The Hong Kong Special Administrative Region (HKSAR) government Thursday requested the World Trade Organization (WTO) Dispute Settlement Body (DSB) to establish at its meeting on Jan. 25 a panel in accordance with the WTO Dispute Settlement Mechanism to consider the dispute with respect to the violation of WTO rules by the United States' new requirement on origin marking for Hong Kong products.
The Permanent Representative of the HKSAR to the WTO Thursday filed the relevant document to the WTO Secretariat. The Secretary for Commerce and Economic Development of the HKSAR government Edward Yau also wrote to the U.S. Trade Representative to inform the United States that the HKSAR has taken further action against the United States under the WTO mechanism.
Yau said, "The U.S. unilateral and irresponsible attempt to weaken Hong Kong's status as a separate customs territory, which is conferred by the HKSAR Basic Law, is highly inappropriate. Such a move also confuses the market and undermines the rules-based multilateral trading system. Hong Kong's special status is a basic principle under 'one country, two systems', and the HKSAR government will do its utmost to safeguard it."
"The HKSAR government requested on Oct. 30, 2020, consultations with the United States under the WTO Dispute Settlement Mechanism. However, the U.S. response is disappointing. It is necessary for us to take further action against the United States in accordance with the mechanism to defend Hong Kong's interests."
According to the WTO Understanding on Rules and Procedures Governing the Settlement of Disputes, if the two parties fail to resolve the dispute within 60 days from the launching of consultations, the complaining party may request the DSB to establish a panel to consider the dispute and provide rulings. The 60-day consultation period ended on Jan. 4.
However, the United States has not made any substantive response to the request of the HKSAR government, and the new requirement took effect on Nov. 10, 2020. Hong Kong decided to request the DSB to establish a panel to consider the dispute, according to the HKSAR government.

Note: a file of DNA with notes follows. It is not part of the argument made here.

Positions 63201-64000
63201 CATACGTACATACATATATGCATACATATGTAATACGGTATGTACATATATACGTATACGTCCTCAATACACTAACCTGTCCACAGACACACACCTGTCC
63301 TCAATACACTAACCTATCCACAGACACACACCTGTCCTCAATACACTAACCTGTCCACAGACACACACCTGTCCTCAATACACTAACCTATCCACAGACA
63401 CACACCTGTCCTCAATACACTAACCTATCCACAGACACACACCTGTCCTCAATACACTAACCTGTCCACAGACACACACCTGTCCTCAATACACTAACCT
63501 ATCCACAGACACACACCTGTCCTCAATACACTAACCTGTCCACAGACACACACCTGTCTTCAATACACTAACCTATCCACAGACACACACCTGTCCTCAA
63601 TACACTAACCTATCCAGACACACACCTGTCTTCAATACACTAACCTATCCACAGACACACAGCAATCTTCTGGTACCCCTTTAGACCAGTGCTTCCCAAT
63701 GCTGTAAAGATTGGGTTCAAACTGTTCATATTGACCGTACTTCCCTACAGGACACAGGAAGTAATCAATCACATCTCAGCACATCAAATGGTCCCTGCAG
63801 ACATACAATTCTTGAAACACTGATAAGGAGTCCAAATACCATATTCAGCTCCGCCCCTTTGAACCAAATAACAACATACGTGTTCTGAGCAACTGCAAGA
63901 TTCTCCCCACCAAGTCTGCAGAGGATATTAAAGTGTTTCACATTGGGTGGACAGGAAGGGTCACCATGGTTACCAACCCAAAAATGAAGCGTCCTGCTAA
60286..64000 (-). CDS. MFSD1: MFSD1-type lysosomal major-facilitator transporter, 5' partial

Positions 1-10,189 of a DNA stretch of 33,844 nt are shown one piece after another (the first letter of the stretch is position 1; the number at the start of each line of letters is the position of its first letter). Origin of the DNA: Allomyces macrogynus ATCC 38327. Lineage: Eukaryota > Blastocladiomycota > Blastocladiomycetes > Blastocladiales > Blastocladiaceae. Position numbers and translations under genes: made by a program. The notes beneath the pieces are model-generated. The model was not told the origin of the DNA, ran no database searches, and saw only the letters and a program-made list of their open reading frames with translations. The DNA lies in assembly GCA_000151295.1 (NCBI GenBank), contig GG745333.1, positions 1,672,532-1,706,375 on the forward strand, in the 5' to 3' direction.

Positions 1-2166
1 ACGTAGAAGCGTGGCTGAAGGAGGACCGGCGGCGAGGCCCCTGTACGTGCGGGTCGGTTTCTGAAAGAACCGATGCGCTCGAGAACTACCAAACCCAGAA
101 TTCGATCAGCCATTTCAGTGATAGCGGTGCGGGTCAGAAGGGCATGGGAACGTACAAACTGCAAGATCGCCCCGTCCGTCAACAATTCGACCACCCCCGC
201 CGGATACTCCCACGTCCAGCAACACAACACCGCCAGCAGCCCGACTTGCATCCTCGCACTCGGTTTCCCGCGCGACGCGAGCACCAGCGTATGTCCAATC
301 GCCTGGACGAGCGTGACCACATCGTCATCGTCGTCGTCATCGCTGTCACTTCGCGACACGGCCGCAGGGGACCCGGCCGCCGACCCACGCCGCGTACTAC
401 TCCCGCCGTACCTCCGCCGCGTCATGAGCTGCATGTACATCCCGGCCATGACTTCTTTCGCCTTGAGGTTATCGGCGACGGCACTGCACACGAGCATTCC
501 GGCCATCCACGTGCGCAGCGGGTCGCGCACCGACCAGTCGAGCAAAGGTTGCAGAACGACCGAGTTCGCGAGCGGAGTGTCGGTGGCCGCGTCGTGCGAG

According to the WTO Dispute Settlement Mechanism, after the complaining party has made a request, a panel shall be established at the latest at the DSB meeting following the meeting at which the request first appears as an item on the DSB's agenda. In other words, if a panel is not established at the DSB meeting on Jan. 25 at the request of the HKSAR government, the DSB should establish a panel at its next meeting (tentatively scheduled on Feb. 22) at the latest.
Yau reiterated that pursuant to the HKSAR Basic Law, the HKSAR is a separate customs territory and may, using the name "Hong Kong, China", participate in international organizations such as the WTO and Asia-Pacific Economic Cooperation as a separate member, and develop mutually beneficial economic and trade relations with economies around the world. The special status of Hong Kong has been widely recognized and respected by the international community, and Hong Kong's economic and trade status is on par with that of other WTO members.
The "Made in Hong Kong" marking on Hong Kong products has been accepted internationally for many years. This not only conforms to Hong Kong's status as a separate customs territory and complies with WTO rules, but also provides consumers with clear and accurate information on product origin, Yau said.
On Aug. 11, 2020, the United States required the origin of Hong Kong products exported to the United States should be labeled "Made in China." Currently, the origin of Hong Kong export products is marked as "Hong Kong" as Hong Kong is a separate member of the WTO and enjoys the special status as a separate customs territory under "one country, two systems."